The year 2009 became a year that I will never forget.  After all the years of living a double life online, fearing that the two worlds would clash horribly if anyone from one world met people from the other, I finally began my process of coming out.  First, I came out to the one female friend I had in college that I saw myself possibly being with when I denied my sexuality, then I came out to my mother and sister.  From there, I slowly started having that conversation with the close friends that I had made within the past 10-15 years. Surprisingly, all of them accepted me.  Slowly, I gained the courage to come out to more people. As I continued slowly coming out to my friends, 2010 approached.  I moved to Chicago to finish school, and I started attempting to date and meet more men.  I submitted a draft of this paper to the website “I’m From Driftwood” in an effort to slowly come out some more, and I showed the piece to other homosexuals that I had previously argued online with about sexuality, while attempting to atone for the horrible things I had said to them.  On October 11th, 2010, I officially came out online to the 200+ people that I had befriended on Facebook.  Aside from that, I have still resolved to continue to be private about my sexuality, but if asked, I won’t lie about it, so I guess I’ll be “coming out” for a while.  There are still some of my family members who don’t know, but in accordance with living what I believe is my truth, I will risk losing those relationships if this topic comes up and they disagree with who I am. I feel closer to God because I’m living my truth now.

If there’s a moral to this story, it’s this: truth always rises to the surface.  Fighting it may delay it, but it will eventually rise.  We all have truths that we refuse to deal with in our lives, but accepting them is how the bruises in our lives begin to heal.

Editor’s Note: Back in July, contributor to The New Civil Rights Movement, J. Rudy Flesher, wrote for this blog, “I’m From Driftwood,” a review of the project. It’s a good read, with some excellent videos!

Remember, there are always options.
The Trevor Project: a 24-hour hotline for gay and questioning youth: 866-4-U-TREVOR (488-7386)
National Suicide Prevention Lifeline: 800-273-TALK (8255)

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‘I Feel a Little Bit Dumber for What You Say’: The Nine Worst Moments of the GOP Presidential Debate



The second Republican presidential debate was mired in in-fighting and personal attacks by the candidates,  a vow to wage physical war against Mexico, hate against LGBTQ people, an insistence the U.S. Constitution doesn’t actually mean what the words on the page say, and a fight over curtains.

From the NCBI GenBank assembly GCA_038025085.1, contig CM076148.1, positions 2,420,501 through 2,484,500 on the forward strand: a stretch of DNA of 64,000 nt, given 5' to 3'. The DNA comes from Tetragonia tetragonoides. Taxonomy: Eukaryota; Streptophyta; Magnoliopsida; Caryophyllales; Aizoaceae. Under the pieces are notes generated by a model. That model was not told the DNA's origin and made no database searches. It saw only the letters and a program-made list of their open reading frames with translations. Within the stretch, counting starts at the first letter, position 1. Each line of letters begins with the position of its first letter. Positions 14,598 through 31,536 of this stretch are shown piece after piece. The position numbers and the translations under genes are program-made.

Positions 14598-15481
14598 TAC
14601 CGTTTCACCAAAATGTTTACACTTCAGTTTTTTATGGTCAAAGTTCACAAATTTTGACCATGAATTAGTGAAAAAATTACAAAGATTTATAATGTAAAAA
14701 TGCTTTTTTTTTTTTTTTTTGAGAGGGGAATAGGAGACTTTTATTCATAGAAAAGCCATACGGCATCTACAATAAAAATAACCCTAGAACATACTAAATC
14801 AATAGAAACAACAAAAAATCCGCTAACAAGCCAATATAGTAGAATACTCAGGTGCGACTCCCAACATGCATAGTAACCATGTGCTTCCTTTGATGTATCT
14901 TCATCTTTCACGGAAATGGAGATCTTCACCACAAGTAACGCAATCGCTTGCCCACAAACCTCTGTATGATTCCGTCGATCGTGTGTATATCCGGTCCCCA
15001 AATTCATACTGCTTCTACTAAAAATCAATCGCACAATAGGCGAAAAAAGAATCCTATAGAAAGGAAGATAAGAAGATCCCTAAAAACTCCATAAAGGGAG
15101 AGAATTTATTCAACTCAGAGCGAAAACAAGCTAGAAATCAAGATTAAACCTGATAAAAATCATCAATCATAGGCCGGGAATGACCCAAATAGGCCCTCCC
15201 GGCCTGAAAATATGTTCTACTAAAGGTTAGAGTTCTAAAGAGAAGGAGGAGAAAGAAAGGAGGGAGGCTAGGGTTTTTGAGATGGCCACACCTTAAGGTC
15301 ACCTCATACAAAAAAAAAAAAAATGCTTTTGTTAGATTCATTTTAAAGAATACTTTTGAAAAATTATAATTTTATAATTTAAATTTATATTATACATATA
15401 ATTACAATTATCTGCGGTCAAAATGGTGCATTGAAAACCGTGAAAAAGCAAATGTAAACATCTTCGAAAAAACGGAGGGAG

Here are nine of the worst moments from Wednesday night’s debate.

The debate itself got off to a rough start right from the beginning.

Multiple times candidate cross-talk made it impossible for anyone to make a point, like this moment when nearly half the candidates talked over each other during a nearly two minute segment as the moderators struggled to take control.

READ MORE: ‘I Don’t Think So’: As GOP Debate Kicks Off Trump Teases Out the Chances of Any Candidate Becoming His Running Mate

Vivek Ramasway got into a heated argument with Nikki Haley, leading the former Trump UN Ambassador to tell him, “Honestly, every time I hear you, I feel a little bit dumber for what you say.”

Ramaswamy launched an attack on transgender children.

Moments after Ramaswamy attacked transgender children, so did Mike Pence, calling supporting transgender children’s rights “crazy.”

He promised “a federal ban on transgender chemical or surgical surgery anywhere in the country,” and said: “We’ve got to protect our kids from this radical gender ideology agenda.”

Former New Jersey Governor Cris Christie described the First Lady of the United States, Dr. Jill Biden, who has dedicated her life to teaching, as the person President Biden is “sleeping with.”

South Carolina Senator Tim Scott and former South Carolina Governor Nikki Haley, as CNN’s Manu Raju noted were “one-time allies,” after “Haley appointed Scott to his Senate seat,” until they started “going at it at [the] debate.”

“Talk about someone who has never seen a federal dollar she doesn’t like,” Scott charged. “Bring it, Tim,” Haley replied before they got into a fight about curtains.

Senator Scott declared, “Black families survived slavery, we survived poll taxes and literacy tests, we survived discrimination being woven into the laws of our country. What was hard to survive was [President] Johnson’s Great Society, where they decided to take the Black father out of the household to get a check in the mail.”

Florida Governor Ron DeSantis, currently leading over everyone on stage, said practically nothing for the first 15 minutes. He may have said the least of all the candidates on stage Wednesday night. But he denounced Donald Trump for being “missing in action.”

Watch all the videos above or at this link.




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‘I Don’t Think So’: As GOP Debate Kicks Off Trump Teases Out the Chances of Any Candidate Becoming His Running Mate



Donald Trump, again refusing to participate in a GOP debate, teased out the fate of every candidate on stage Wednesday night: he will choose none of them as his vice presidential running mate.

The ex-president who is facing 91 felony charges in four criminal cases across three jurisdictions and is now also facing the dissolution of his business empire, brought up the running mate question around the same time the debate on Fox News was kicking off.